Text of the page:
Warde Manuel has been here before.

In 2012, as athletic director at Connecticut, he oversaw the men’s basketball program’s transition from retiring Hall of Fame coach Jim Calhoun to the hiring of Kevin Ollie. And just two years ago, as Michigan’s athletic director, Manuel appointed Mel Pearson to assume reigns of the Michigan hockey team, succeeding legendary coach Red Berenson.

John Beilein’s announcement Monday morning to leave the Michigan men’s basketball program and coach the NBA’s Cleveland Cavaliers means Manuel is faced with a similar task once again. But this will by far be the biggest decision during his tenure in Ann Arbor — and possibly his career.

“My priority now is to commence a full national search for our next basketball coach,” Manuel said in a statement.

How does one replace the all-time winningest and greatest men’s basketball coach in school history?

At Monday’s Big Ten meetings, Manuel acknowledged he prepared for this moment since Beilein was in talks with the Detroit Pistons last year. Knowing the coach’s possibility to ascend to the pro ranks despite a virtual lifetime contract signed last summer, a shortlist of candidates has been at the ready.

It’s what Manuel does with this shortlist, and the results which stem from the impending decision, that will define his career at Michigan.

Coaching changes are never easy, but Manuel’s track record demonstrates nothing but smooth transitions — and fast success. Two years after Ollie arrived, the Huskies won a national championship. Their first season under Pearson, the Wolverines advanced to the Frozen Four.

But this one is different. This is a change from a coach with no connection to any semblance of foul play or scandal, a coach who excelled in player development and a coach who, over the past 12 years, redefined Michigan basketball and made it, once again, a top-tier program nationally.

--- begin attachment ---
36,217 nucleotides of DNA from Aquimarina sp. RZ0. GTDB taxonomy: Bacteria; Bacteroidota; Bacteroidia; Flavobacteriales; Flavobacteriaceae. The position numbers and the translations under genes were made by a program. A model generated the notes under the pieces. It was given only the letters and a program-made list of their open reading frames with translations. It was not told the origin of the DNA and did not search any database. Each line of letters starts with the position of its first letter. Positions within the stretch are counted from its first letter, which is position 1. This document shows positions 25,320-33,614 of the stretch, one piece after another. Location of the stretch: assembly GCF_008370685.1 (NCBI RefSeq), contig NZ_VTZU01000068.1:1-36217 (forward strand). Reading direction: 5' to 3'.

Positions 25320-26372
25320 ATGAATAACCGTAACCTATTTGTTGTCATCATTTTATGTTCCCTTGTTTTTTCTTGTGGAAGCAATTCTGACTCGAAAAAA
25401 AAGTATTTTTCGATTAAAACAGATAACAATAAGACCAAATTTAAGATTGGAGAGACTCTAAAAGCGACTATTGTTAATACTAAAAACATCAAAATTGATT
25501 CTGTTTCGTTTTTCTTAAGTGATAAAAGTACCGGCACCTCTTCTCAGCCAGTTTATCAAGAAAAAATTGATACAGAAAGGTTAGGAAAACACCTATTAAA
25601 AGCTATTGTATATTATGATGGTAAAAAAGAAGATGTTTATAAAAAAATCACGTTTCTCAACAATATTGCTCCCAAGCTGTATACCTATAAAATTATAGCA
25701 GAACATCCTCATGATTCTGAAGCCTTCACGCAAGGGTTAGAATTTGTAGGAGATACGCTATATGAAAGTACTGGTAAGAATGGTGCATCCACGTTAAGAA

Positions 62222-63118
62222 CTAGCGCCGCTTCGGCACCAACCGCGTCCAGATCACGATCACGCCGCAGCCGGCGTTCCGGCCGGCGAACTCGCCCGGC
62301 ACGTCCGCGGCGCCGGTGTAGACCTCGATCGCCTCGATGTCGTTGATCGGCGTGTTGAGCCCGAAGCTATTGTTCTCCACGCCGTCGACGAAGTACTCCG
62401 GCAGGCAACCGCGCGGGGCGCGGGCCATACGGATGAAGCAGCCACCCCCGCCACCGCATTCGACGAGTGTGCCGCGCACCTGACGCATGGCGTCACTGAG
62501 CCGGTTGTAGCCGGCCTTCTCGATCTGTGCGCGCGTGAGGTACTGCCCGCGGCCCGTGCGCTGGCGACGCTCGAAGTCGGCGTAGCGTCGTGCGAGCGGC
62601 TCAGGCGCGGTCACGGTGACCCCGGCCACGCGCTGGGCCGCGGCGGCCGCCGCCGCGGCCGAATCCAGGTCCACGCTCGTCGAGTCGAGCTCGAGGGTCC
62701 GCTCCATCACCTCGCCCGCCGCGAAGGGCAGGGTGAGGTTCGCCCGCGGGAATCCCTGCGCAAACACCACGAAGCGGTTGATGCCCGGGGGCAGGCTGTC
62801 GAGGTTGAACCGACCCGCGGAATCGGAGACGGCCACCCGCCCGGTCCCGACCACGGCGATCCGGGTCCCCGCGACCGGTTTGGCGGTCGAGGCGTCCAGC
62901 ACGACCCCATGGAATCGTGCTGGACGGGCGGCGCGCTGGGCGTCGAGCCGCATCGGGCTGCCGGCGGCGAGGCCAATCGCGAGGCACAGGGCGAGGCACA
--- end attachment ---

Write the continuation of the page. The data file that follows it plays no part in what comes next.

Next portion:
This decision is unlike the others where quick accomplishments represent the greatest litmus test for a positive replacement. This outlines the future of the program, one that can enter an era of rebuilding or continue to produce winning seasons year in and year out with Sweet Sixteen appearances essentially the norm. This is one that needs to steady a ship that has now entered unchartered waters, its captain gone from the helm.

“The way he’s carried himself with class and dignity and doing things the right way, I’m just so proud to work with him and to have him at Michigan,” Manuel said minutes after the Wolverines clinched their sixth Final Four berth in 2018. “John is the stability of what we’ve been doing in basketball for the last decade and we didn’t have this kind of success consistently until John came.

“For me, I couldn’t ask for a better person.”

Now begins the search for a successor, one who can fill Beilein’s enormous shoes and maintain a high level of excellence expected by the athletic department and fan base alike.

Should Michigan hire from within or look outside the program? How will this affect current players potentially transferring or assistant coaches possibly departing? Will this hurt recruiting in the long run?

The announcement is still fresh, but questions have already been raised and will continue to be obsessed as Manuel contemplates the choice in front of him. The rumor mill of potential Beilein replacements has already been at work with Butler’s LaVall Jordan, Texas Tech’s Chris Beard and Miami Heat assistant and Fab Five member Juwan Howard thrown into the mix. On top of that, Manuel said Monday he has received multiple calls from those with interest in the coveted vacancy.

The timeframe for the decision?

“The timeline is I want to get it right,” Manuel said Monday. “While I’d like it to be done ASAP, I’m also going to take the time to make sure that we find the right person for Michigan.”

In the following weeks, Manuel, along with Turnkey Search, will conduct interviews and eventually name the 17th head coach of the Michigan men’s basketball team. The so-called “culture driver” in Beilein has left for Cleveland and it’s up to Manuel, in his biggest move yet, to get to vetting and selecting a replacement who will also leave an indelible mark in Ann Arbor.

Warde Manuel has been here before. But unlike with Ollie and Pearson and any other past appointments, this move changes the trajectory of an elite Michigan basketball program for years to come — and cements Manuel’s legacy as athletic director, for better or worse.

Katz can be reached at benjkatz@umich.edu or on Twitter @benkatz27.

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